LGBTQ People In Oklahoma Could Potentially Lose All Their Rights

LGBTQ Americans were rightfully frightened when Donald Trump was elected POTUS on November 8. Trump has a history of opposing same-sex marriage, according to the Human Rights Campaign, and chose a running mate with a history of anti-LGBTQ remarks.
Even though rumors that Trump was going to announce an executive order targeting LGBTQ people were denounced, some states are taking matters into their own hands to pass anti-lgbtq legislation.
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A bill being reviewed now in Oklahoma would get rid of all rights LGBTQ people in the state have — and they don't have many as it is, according to Fox News 23. Senate Bill 694, written by State Senator Josh Brecheen, doesn't sound outwardly anti-LGBTQ. It states that no city can pass laws or ordinances that are in opposition to or more stringent than a state statute.
This is bad for queer and transgender people in the state because there are currently no state anti-discrimination laws, meaning that Oklahoma cities would be banned from passing their own laws protecting LGBTQ people. What's more, the three cities that currently do have protective laws — Norman, Tulsa, and Oklahoma City — would have to get rid of them.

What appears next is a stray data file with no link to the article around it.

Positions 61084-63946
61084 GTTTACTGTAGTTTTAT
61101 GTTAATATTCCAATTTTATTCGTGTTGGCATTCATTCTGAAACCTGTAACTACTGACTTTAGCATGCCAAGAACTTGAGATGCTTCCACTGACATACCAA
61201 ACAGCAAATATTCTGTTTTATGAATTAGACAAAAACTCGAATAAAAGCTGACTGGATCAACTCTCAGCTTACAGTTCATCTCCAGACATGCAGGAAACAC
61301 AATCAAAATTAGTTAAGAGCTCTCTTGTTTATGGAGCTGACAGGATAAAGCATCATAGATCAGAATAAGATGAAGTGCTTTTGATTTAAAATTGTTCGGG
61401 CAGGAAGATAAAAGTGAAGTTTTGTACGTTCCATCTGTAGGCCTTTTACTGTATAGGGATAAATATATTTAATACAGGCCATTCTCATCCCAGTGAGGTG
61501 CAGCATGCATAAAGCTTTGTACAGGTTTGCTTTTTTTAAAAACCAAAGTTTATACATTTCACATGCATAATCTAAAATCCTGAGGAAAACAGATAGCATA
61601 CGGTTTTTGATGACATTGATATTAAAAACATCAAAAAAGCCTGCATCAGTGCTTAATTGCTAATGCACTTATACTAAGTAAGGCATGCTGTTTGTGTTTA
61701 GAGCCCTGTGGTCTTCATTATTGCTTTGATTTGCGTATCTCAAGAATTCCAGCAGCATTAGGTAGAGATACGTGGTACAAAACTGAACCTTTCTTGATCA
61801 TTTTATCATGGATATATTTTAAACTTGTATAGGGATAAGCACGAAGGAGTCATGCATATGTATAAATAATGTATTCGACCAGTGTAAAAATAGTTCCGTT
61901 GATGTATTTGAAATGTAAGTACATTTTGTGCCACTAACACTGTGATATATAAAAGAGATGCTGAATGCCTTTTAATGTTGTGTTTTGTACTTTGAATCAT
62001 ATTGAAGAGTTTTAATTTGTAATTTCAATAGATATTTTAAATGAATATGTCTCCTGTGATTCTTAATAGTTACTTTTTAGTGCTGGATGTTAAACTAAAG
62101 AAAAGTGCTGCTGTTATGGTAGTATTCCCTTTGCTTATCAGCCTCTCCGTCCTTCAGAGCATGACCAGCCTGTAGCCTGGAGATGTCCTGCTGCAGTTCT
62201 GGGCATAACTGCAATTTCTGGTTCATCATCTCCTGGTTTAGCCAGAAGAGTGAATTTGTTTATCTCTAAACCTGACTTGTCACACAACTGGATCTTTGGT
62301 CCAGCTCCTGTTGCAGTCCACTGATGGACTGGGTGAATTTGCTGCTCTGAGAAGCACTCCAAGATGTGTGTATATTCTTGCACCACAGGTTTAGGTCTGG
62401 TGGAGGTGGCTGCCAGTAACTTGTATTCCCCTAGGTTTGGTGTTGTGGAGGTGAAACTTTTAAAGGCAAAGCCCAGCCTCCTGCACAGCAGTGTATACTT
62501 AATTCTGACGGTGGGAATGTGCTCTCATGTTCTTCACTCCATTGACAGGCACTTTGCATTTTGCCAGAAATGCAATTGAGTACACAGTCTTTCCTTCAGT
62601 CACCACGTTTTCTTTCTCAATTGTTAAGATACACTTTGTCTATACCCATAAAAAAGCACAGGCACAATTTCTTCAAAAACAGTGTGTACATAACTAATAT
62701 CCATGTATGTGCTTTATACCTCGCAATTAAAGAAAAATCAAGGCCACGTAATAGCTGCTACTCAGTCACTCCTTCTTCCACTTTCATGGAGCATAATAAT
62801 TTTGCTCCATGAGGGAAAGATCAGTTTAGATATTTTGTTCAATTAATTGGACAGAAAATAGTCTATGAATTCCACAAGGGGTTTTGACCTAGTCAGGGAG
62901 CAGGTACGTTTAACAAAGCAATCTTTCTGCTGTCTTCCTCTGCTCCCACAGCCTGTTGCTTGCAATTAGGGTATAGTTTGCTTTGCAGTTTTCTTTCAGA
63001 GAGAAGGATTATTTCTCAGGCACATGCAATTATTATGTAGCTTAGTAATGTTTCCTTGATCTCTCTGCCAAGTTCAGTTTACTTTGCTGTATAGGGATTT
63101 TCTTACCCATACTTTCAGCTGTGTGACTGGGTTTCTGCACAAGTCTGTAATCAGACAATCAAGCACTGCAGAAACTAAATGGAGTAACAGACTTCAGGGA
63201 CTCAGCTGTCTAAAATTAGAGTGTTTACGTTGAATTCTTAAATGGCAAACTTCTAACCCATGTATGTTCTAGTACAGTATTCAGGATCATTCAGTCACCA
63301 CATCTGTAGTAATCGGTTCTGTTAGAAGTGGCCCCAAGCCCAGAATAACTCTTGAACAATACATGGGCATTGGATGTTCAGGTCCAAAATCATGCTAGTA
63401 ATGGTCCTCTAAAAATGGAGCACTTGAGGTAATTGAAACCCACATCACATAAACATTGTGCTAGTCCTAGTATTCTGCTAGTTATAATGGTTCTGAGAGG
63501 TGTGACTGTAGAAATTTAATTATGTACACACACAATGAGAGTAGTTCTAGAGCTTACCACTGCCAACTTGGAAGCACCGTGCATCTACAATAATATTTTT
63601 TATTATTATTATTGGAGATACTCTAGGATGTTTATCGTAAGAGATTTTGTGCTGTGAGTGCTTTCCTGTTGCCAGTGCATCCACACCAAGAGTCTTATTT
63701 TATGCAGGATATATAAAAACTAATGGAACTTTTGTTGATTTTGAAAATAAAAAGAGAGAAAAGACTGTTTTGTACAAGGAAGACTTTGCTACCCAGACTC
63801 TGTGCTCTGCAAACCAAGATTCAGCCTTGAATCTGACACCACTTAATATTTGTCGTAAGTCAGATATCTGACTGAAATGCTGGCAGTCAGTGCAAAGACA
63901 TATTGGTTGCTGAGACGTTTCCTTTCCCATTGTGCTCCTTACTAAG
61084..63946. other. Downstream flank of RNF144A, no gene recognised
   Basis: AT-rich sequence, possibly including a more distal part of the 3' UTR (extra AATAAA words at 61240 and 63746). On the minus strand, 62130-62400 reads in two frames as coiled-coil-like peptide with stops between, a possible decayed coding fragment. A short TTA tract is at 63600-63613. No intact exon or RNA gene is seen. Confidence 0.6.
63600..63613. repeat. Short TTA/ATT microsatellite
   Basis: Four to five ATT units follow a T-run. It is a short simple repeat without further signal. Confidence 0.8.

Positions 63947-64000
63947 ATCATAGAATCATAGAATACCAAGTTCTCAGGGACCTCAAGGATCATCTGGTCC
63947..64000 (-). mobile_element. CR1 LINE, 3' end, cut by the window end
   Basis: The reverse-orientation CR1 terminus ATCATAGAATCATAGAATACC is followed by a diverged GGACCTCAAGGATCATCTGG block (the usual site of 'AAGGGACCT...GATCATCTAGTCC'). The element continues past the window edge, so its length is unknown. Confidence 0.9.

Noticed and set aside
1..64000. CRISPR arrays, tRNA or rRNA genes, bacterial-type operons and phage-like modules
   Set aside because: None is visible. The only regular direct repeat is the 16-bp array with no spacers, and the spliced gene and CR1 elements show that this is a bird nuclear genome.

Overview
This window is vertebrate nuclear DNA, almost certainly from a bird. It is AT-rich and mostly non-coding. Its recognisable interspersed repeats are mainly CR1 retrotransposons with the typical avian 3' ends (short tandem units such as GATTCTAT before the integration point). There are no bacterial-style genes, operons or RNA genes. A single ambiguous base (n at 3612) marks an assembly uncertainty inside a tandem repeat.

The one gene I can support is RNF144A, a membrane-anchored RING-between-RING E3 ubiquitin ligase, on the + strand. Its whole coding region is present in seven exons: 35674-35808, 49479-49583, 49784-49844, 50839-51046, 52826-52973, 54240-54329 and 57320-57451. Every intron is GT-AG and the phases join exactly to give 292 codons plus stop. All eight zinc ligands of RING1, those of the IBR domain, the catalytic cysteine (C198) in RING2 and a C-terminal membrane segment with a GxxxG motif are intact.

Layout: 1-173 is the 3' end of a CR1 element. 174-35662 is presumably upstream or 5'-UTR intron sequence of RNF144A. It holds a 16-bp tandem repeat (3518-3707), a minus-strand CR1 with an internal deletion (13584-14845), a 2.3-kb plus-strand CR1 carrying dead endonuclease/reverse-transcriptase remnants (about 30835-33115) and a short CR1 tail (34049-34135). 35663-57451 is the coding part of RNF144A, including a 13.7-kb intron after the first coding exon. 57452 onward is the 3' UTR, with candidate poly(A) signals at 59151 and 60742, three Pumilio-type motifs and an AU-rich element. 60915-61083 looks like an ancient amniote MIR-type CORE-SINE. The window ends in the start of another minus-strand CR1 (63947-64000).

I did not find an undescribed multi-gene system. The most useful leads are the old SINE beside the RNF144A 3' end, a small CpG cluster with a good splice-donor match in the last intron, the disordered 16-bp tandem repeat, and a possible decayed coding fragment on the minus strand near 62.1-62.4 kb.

The bill would destroy employment and housing protections in those cities, which LGBTQ people have only had for a couple of years. Oklahoma City passed a housing non-discrimination ordinance in 2016 and Norman passed employment protections about a month earlier, at the end of 2015.
Activists in the state are particularly concerned for what this means for transgender women.
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Sadly, this isn't the only bill proposed in Oklahoma that would wipe out rights for LGBTQ people. SB 197, co-authored by Brecheen and Senator Joseph Silk, would allow anyone in the state to refuse services (including healthcare) to LGBTQ people based on religious beliefs.
Fingers crossed that these two bills don't pass, and LGBTQ Oklahomans get to keep the (minimal) protections they have.
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